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One of our customers (You know who you are, thanks!) made us aware of a new practice guide titled “ERO Enterprise CMEP Practice Guide: Assessment of SVCHOST.EXE” published exactly two weeks ago today on September 15th, 2020.

North American Electric Reliability Corporation (NERC) seldom releases guidance like this, so they shouldn’t go unnoticed. They’ve published three such Critical Infrastructure Protection (CIP) specific guides including this one since 2017, according to their website. The CMEP Practice Guides are described as “provid[ing] direction to ERO Enterprise CMEP staff on approaches to carry out compliance monitoring and enforcement activities.” Based on that statement, not only should they not go unnoticed, but they also shouldn’t be taken lightly due to the fact that NERC and the Electric Reliability Organization (ERO) Enterprise adopt these guidance policies and audits according to their language.

What’s inside the “Assessment of SVCHOST.EXE”?

The practice guide summarizes the CIP-007-6 R1.1 requirement to establish a process for enabling only those ports on each in-scope asset that is needed for its functionality and to provide evidence to demonstrate that need. The quality of that evidence is the focus of the guide, specifically regarding a rather important Window system process called svchost.exe.

Svchost.exe is integral to the function of shared service processes as it can reduce system resource consumption by doing some of the heavy lifting for port management. Therein lies the problem; svchost.exe serves as a host for many services, specifically for Dynamic Link Libraries (DLLs) and whatever port they need opened on their behalf.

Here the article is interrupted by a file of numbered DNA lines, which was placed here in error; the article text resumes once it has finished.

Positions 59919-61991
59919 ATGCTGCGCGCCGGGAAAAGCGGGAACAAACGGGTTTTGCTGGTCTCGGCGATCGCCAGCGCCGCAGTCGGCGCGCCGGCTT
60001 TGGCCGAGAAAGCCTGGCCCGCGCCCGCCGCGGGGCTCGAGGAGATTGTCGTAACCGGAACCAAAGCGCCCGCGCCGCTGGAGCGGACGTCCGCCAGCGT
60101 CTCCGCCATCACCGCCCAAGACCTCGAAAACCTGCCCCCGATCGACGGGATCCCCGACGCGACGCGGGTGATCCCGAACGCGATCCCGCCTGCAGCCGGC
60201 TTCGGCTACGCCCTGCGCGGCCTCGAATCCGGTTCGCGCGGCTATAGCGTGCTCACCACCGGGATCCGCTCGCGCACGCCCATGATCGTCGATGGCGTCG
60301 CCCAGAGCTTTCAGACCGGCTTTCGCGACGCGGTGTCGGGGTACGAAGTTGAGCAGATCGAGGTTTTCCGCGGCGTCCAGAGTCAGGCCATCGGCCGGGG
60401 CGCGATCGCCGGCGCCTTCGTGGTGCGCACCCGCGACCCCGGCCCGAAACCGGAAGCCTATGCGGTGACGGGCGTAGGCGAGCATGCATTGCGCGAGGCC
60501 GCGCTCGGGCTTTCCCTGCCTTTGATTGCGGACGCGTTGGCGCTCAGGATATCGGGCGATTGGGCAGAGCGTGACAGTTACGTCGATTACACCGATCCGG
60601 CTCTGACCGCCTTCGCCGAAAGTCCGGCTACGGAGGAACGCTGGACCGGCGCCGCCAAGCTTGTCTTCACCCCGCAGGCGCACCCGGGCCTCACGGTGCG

Here’s an example of my Windows 10 workstation’s task manager details tab in Figure 1. (Click to expand.)

svchostexe
Figure 1

As you can clearly see, that is, in fact, a bunch of svchosts! There is a much easier way to see what’s behind each of those by looking at a different view in the processes tab, as seen in Figure 2.

Figure 2

In the above example, we can see that the Windows Time service is the culprit in this instance. So as you might suspect, if a Responsible Entity (you, the asset owner) is not clearly documenting in your evidence which service is actually opening the port, i.e. only showing svchost.exe, that is inadequate per the document.

At Tripwire, our customers leverage the Tripwire State Analyzer App (formerly Tripwire Whitelist Profiler App) to do all the heavy lifting to help our customers satisfy the CIP-007 R1.1 requirement and include as part of the output for its ports and services control not just the protocol (TCP), the service name (svchost.exe) and any other required fields (Iike business justifications) but also the process name that requested svchost.exe to open a port on its behalf. Here’s an example of that output:

**********************************
** UNAUTHORIZED OPEN PORT FOUND **
**********************************
Protocol: UDP
Port: 123
Process Name: svchost.exe (Service Name: W32tm)
Process ID: 716

In order to enumerate the service name, the Tripwire State Analyzer App employs the native Windows ‘netstat –b’ command. (It has had this functionality available for more than two and a half years.) The ‘netstat’ command was selected in order to support operating systems pre-Windows 8.1 that could not leverage Powershell commands.

In response to this Practice Guide, Tripwire is performing additional research internally to ensure that our approach meets or exceeds the requirements and the language of the guide specifically. If any findings warrant it, an update will be published to this article. If you have any opinions or questions on this matter, I welcome you to reach out to me at rlandavazo@tripwire.com.